It’s time to end the uncertainty about carbon costs.
This summer marked a pivotal moment for the energy industry. In June, the U.S. House of Representatives approved the American Clean Energy and Security Act (ACES), a.k.a., the Waxman-Markey bill, which among other things would require the U.S. economy to cut its greenhouse-gas (GHG) emissions 83 percent by 2050.
Of course, Waxman-Markey hasn’t yet become law; at this writing the Senate just had put the bill on its calendar for consideration later in the session. However, the political stars seem to be aligning in a way that might allow enactment. As one Washington insider put it, “It’s now or never.”
Why? Because now, with Al Franken (D-Minn.) having been seated in July, Democrats in the Senate are positioned to break a Republican filibuster and force a floor vote. This situation creates a narrow window of opportunity for climate legislation; next year many members of Congress will be too focused on the 2010 mid-term elections to spend political capital on such a massive and contentious issue.
Additionally, if the United States is going to enact GHG regulation, it should do it this year, so the U.S. negotiation team will be in a position to lead the debate at the U.N.’s Copenhagen climate conference in December.
Those reasons aside, however, the Waxman-Markey bill itself represents a political compromise that Congress actually might be able to approve.
That doesn’t mean it’s a great piece of legislation—not by a long mile. In fact it’s a mess. The bill’s 1,400 pages are crammed full of exceptions, exemptions and caveats, written to win support from wavering lawmakers and their constituents. But that’s exactly what gives it a fighting chance in Washington’s political meat grinder. If Congress can’t enact this bill, it might never be able to enact climate legislation—and that would just prolong the agonizing uncertainty about carbon costs.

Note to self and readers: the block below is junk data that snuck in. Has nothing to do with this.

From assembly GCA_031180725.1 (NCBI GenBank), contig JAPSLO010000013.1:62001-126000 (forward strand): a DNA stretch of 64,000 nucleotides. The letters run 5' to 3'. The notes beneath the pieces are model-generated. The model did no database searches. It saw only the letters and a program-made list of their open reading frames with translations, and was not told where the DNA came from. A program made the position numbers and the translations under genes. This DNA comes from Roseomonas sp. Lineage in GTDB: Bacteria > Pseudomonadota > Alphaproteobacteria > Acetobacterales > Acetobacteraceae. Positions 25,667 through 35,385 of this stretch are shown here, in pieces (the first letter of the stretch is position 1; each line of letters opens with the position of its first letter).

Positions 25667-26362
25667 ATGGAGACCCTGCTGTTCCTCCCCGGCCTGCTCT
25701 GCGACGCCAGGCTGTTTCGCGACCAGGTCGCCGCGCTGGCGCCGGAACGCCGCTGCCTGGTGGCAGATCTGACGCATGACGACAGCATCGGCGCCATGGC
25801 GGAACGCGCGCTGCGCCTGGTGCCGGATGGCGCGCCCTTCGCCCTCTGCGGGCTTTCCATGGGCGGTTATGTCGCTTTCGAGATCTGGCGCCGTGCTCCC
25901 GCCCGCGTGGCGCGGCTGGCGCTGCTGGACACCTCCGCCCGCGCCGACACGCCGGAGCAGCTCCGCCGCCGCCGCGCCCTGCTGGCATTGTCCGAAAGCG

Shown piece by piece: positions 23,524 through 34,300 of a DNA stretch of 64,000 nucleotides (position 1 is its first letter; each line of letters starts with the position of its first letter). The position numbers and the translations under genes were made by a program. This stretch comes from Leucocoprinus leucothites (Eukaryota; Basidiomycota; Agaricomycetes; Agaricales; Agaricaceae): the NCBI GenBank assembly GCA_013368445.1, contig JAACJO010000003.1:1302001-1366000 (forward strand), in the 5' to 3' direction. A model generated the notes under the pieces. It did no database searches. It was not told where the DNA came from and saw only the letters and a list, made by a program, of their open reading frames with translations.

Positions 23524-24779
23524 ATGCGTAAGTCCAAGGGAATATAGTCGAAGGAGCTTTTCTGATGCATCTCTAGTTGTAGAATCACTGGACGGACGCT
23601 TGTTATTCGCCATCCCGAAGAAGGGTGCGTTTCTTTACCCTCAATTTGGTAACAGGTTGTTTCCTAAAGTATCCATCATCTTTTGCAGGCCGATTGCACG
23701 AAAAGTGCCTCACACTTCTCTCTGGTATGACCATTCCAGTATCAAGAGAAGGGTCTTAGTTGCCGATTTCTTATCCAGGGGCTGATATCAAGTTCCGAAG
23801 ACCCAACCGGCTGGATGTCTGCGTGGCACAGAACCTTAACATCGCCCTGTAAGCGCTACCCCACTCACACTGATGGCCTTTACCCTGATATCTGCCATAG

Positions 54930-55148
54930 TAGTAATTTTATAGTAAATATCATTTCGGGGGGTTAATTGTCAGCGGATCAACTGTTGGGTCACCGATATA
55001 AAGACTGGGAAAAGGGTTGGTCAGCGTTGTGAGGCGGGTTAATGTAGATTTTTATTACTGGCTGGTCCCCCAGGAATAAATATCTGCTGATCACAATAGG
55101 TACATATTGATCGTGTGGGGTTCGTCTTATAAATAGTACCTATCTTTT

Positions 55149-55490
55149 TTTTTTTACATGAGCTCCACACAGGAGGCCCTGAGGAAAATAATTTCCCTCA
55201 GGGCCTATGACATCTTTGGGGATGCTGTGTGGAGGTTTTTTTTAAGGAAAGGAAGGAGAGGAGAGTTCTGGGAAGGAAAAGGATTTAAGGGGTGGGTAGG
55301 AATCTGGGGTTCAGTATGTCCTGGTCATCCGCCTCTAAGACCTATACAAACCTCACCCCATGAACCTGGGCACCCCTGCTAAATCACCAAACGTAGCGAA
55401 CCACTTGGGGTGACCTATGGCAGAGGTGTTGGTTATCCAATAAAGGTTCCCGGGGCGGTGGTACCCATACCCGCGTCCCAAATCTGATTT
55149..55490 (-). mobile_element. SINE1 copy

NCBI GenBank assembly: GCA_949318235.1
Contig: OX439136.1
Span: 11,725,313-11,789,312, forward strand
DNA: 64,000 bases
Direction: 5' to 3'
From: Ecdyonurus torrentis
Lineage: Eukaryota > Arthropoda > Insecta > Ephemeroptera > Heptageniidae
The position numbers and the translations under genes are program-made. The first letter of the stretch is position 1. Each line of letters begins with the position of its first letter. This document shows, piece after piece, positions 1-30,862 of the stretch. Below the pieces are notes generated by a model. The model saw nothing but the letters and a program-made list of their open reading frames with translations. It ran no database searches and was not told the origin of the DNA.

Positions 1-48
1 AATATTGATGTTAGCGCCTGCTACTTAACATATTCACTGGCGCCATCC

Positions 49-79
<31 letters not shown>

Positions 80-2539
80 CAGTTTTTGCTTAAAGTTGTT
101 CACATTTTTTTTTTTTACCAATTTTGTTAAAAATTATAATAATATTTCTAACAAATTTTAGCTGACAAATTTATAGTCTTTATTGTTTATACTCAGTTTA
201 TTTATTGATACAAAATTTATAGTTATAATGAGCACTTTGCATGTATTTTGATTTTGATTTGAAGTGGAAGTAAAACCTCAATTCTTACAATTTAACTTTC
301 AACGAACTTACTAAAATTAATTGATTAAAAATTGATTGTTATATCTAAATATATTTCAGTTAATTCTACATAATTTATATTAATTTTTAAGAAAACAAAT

Never Say Never
Opponents of mandatory GHG constraints might prefer ACES to fail—hoping its failure would delay GHG regulation in the United States, and perhaps hasten the collapse of the whole carbon-regulation concept. That’s a naïve hope, for at least three reasons.
First, failure to enact Waxman-Markey won’t stop GHG regulation from happening in the United States. Instead, the country’s climate policy would continue evolving as a patchwork of state and regional laws like those in California, 10 Northeastern states and soon several Midwestern states. Additionally, in the absence of Congressional action, the Obama administration’s EPA likely would issue some kind of national mandate. President Obama is on the record favoring an auction for 100 percent of emissions allowances, in contrast to Waxman-Markey’s relatively lenient allocation schedule. So if Waxman-Markey fails and the EPA implements Obama’s wishes, carbon emissions might become more expensive, sooner than they would if Congress acts this year.
Second, the Copenhagen conference will move forward with or without ACES, and the United States will be at the negotiating table. But if the bill fails, then America will be in a weak position to bring China, India and Russia into an international accord. Failure to exercise international leadership won’t exempt America from the costs of carbon constraints, but it might give our global rivals an excuse to stay on the sidelines at Copenhagen—further weakening the competitiveness of U.S. exports in global markets.
Third, any GHG constraints that are likely to emerge from this session of Congress will be moderated by economic concerns. Elected officials appreciate the fragility of the economy, and any GHG regulation enacted this year would be easier for American businesses to swallow (at least in the short term) than would regulation that’s likely to emerge at some future date, when the U.S. economy is growing again. In other words, if Congress kills the bill this year, its ghost might return with a vengeance at some future date.